It even had gained mention in the US, as Adrian Chen at Gawker pointed out, leading to a damning charge: ‘[I]t turns out that base had already been reported months earlier—including by Fox News. In the case of the Saudi drone base, the Times and the Post weren’t protecting a state secret: They were helping the CIA bury an inconvenient story.”

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Margaret Sullivan, the public editor at the Times, quickly hailed the paper’s decision to finally come clean. There’s an interesting back story here. She had slammed the Times last fall for keeping so much secret on the drone program—well beyond the Saudi base issue—and gained the praise of Glenn Greenwald and others. This week, Greenwald, now at The Guardian, criticized her for going a little too soft on the Times for its belated limited hang-out—especially considering the paper’s many other sins of omission (caused by holding back natonal security information in recent years, which he detailed). Sullivan promised a reply to his response in her Sunday column, so stay tuned for that.

Here’s The Washington Post’s explanation for its holding back:

“The Washington Post had refrained from disclosing the specific location at the request of the administration, which cited concern that exposing the facility would undermine operations against an Al Qaeda affiliate regarded as the network’s most potent threat to the United States, as well as potentially damage counterterrorism collaboration with Saudi Arabia.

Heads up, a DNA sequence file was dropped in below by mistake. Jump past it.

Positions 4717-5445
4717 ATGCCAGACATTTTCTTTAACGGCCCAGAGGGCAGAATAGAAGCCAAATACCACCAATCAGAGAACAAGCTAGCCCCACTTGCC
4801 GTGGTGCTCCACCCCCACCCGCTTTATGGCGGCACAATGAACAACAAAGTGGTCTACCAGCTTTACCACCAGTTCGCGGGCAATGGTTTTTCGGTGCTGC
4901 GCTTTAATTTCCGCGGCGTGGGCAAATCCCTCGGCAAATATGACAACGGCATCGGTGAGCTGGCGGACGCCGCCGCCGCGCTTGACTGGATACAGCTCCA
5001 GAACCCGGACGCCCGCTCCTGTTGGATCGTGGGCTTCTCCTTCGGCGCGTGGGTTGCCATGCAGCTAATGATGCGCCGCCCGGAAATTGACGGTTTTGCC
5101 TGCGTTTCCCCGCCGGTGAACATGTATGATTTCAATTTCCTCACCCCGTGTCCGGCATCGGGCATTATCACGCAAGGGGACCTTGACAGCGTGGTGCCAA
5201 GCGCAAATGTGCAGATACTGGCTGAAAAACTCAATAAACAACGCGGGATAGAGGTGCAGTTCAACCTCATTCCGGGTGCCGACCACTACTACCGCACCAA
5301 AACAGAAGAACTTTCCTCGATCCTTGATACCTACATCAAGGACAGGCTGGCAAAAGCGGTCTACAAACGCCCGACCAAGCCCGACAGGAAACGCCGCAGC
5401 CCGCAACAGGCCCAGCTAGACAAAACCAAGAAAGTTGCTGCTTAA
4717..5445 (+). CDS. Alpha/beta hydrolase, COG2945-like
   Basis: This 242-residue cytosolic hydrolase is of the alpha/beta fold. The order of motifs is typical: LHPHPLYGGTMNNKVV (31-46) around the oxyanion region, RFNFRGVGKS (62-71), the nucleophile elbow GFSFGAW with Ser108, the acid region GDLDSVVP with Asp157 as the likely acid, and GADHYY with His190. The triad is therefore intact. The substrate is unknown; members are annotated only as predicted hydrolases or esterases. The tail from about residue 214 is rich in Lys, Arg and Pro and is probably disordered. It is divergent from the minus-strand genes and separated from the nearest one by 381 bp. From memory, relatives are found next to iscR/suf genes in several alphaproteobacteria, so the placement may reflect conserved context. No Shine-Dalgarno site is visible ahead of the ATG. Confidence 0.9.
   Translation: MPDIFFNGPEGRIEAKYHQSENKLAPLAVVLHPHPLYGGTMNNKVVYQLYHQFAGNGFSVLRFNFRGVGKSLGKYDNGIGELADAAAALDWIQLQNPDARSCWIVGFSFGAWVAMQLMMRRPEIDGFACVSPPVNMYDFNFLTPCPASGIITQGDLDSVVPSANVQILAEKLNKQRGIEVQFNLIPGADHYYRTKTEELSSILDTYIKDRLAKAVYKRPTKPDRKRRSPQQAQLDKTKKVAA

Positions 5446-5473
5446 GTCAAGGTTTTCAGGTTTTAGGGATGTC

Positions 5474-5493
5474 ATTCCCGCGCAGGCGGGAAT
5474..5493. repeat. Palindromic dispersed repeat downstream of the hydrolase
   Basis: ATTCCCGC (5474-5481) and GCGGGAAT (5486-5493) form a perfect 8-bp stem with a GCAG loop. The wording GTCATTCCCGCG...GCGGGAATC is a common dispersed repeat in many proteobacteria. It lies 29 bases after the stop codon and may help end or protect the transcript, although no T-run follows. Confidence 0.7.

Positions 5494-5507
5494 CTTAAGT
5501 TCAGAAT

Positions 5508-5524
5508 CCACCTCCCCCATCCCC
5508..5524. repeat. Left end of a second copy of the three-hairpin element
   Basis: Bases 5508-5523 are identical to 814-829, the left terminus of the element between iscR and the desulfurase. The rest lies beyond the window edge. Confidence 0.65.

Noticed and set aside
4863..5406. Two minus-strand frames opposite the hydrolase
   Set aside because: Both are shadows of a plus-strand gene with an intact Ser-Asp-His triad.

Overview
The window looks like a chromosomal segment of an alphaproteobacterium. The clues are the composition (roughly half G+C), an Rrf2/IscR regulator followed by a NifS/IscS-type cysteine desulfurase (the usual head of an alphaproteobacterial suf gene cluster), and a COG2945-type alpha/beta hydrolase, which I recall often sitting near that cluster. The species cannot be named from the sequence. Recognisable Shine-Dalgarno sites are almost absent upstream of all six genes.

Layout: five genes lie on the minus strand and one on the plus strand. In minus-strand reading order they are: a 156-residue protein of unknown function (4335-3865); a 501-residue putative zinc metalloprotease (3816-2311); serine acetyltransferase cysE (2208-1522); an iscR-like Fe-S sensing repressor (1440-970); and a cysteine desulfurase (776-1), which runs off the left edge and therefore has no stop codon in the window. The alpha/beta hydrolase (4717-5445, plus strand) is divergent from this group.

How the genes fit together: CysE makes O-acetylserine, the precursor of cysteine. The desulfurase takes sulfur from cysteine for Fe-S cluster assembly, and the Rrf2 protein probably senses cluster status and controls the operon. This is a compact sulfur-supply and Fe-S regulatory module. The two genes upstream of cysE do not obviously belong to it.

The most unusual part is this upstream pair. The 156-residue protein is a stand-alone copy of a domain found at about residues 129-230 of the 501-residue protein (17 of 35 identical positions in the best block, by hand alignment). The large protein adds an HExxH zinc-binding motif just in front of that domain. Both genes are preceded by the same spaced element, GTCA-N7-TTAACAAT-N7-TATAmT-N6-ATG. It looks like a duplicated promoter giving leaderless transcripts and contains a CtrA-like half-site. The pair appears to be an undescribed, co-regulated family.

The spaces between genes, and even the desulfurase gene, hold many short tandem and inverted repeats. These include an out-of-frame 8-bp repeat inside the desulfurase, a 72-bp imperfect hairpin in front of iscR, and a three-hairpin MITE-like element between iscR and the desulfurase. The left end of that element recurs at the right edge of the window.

“The Post learned Tuesday night that another news organization was planning to reveal the location of the base, effectively ending an informal arrangement among several news organizations that had been aware of the location for more than a year.”

The Associated Press explained its self-censorship this way: “US officials contended that revealing the location would make the base a target of extremists, endangering people directly, and would badly endanger counterterror efforts.”

And as for The New York Times, here’s an excerpt from Margaret Sullivan’s account of her chat with managing editor Dean Baquet:

The government’s rationale for asking that the location be withheld was this: Revealing it might jeopardize the existence of the base and harm counterterrorism efforts. “The Saudis might shut it down because the citizenry would be very upset,” Baquet said.

Mr. Baquet added, “We have to balance that concern with reporting the news.” The need to tell this particular story accurately trumped the government’s concerns.

Mr. Baquet said he had a conversation with a CIA official about a month ago and, at that time, agreed to continue withholding the location, as it had done for many months.

Chen’s response: “The fact that the Times made no mention of a security concern in their rationale makes the security argument seem suspect. In cooperating with the blackout, news organizations weren’t protecting a state secret: They were making the CIA’s life easier by suppressing a story that was already out there. One which may have embarrassed their Saudi hosts, whose citizens might rightly be concerned that their soil was the launching pad for attacks in Yemen…”